Using a Chrome Extension means that you collect your data via a browser and save it directly onto your computer. The way it works is by using an extension in your browser that simulates the use of maps for a search and then collects the data you need.

This is smart because such solutions can be made more user-friendly than a server-based solution. And the pricing is at a level where anyone can participate. The drawback is that a browser-based solution cannot be a part of an automation process that is integrated with your business systems. So if you need bulk data on a regular basis, then this setup is not for you.

The last solution is a kind of hybrid between an extension and a server-based solution, and that is the use of a locally installed app.

Using a locally installed app

Using a locally installed app means that you download an app to your local computer. It will then work the same way as a server-based tool would do. Meaning it will call Google from your computer and extract the data. But it will not do so via your browser, the interface is directly from the app and Google.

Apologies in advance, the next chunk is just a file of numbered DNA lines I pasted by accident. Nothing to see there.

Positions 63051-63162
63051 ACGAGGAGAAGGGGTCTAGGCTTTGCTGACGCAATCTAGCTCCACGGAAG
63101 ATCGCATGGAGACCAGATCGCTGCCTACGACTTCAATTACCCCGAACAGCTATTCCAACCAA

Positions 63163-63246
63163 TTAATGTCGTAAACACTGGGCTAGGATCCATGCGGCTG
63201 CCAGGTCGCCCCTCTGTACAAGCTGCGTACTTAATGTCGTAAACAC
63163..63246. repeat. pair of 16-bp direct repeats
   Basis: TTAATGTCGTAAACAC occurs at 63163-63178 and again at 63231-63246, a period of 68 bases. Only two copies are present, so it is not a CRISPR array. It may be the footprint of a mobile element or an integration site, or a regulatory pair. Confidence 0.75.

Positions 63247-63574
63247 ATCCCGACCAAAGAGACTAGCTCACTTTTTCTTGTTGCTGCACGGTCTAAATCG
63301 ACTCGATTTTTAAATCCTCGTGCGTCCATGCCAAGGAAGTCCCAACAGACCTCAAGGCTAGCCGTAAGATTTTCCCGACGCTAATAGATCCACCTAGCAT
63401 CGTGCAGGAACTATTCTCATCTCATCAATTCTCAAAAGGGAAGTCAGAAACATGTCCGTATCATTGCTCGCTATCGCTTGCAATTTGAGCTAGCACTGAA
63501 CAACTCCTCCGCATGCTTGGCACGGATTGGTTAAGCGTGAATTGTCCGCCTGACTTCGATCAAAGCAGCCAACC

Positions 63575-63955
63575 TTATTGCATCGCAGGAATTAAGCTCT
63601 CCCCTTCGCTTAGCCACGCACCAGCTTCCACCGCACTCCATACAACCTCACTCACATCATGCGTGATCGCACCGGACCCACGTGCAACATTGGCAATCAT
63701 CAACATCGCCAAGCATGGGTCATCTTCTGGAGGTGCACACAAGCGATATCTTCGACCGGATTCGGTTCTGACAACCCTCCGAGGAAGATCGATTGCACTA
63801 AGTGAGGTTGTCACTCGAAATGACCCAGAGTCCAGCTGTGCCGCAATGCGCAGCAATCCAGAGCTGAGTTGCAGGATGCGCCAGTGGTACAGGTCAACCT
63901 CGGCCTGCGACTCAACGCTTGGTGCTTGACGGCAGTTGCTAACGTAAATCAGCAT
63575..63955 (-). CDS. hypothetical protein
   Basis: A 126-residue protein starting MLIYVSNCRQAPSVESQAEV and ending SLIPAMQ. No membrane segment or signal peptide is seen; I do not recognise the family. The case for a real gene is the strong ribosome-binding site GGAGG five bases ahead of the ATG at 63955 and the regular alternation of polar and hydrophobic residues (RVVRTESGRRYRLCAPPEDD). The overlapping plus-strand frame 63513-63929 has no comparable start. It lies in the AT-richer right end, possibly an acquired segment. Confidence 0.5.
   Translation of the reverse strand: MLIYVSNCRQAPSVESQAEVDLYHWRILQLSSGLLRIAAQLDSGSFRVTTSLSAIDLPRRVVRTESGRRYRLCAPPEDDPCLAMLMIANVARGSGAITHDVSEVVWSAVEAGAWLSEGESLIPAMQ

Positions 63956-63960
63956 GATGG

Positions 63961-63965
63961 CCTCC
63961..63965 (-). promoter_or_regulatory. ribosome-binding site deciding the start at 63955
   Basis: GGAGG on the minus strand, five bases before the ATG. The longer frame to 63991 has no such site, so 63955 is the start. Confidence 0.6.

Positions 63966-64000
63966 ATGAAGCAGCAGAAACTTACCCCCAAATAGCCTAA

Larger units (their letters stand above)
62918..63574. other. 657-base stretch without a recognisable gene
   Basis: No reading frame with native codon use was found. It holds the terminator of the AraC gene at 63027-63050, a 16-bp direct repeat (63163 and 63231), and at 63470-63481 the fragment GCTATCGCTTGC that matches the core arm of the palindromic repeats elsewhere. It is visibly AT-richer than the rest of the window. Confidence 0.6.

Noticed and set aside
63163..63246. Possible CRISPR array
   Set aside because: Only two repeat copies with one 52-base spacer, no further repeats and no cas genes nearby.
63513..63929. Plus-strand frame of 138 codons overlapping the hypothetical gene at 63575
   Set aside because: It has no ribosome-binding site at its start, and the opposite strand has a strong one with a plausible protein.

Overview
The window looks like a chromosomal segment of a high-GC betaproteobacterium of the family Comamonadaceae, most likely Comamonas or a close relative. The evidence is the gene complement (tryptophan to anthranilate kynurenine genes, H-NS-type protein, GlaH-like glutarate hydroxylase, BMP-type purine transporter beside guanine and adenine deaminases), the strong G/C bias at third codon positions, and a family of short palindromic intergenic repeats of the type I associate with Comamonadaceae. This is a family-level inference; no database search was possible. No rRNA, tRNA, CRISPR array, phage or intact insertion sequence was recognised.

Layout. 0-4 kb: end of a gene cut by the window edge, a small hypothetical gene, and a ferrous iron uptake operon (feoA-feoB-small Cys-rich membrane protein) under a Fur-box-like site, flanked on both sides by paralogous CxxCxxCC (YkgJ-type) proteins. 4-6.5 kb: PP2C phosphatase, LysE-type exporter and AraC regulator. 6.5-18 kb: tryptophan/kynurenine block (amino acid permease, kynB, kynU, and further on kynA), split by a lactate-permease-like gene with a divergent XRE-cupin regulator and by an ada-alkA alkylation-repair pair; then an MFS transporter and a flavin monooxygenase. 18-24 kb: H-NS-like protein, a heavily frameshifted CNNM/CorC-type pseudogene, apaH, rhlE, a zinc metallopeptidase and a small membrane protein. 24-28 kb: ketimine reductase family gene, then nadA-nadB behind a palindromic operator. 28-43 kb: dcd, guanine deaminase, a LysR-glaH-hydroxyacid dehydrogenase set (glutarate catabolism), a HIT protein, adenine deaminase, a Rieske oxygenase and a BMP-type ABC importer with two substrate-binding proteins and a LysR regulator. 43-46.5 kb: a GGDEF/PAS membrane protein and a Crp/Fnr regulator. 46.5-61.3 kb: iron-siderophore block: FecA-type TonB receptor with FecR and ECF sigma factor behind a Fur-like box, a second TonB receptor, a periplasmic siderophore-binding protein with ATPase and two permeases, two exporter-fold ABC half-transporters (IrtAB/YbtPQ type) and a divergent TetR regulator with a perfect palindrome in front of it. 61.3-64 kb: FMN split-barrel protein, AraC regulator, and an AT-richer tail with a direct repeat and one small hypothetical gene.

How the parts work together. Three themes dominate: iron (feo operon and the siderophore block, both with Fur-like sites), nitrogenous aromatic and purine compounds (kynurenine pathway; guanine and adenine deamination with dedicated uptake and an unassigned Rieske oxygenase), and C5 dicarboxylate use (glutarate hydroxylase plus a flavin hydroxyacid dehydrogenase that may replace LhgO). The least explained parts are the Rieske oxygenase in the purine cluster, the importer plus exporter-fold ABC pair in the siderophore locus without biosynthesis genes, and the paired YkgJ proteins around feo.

Such solutions can be set to run in the background and can also interact with your other business systems. So they can be a light version of the server set-up. But it is more simple to implement and can easily be managed. The biggest drawback is that it requires some degree of tech knowledge to install and run. And you also risk that your IT department will not allow you to install such third-party software on your business computers for security reasons.

We have selected the three best for each category for you, so you can select the one that fits your business needs the best.


What are the Google Maps tools that let you collect local business data?

We have selected nine different Google Maps options:

  • Octoparse (server-based)
  • Phantombuster (server-based)
  • Apify (server-based)
  • Kaddara (Browser Plug-in based)
  • Webscraper.io (Browser Plug-in based)
  • Outscraper (Browser Plug-in based)
  • Axiom (Installed locally)
  • Parsehub (Installed locally)
  • Google Map Extractor (Installed locally)

The best server-based bots


The first solution on our list is Octoparse. They are in the data collection industry and the Google maps feature is a sub-component of their data extraction platform.

You can integrate with other business systems via their APIs and it is also possible to design quite complex workflow and automation set-ups with the platform.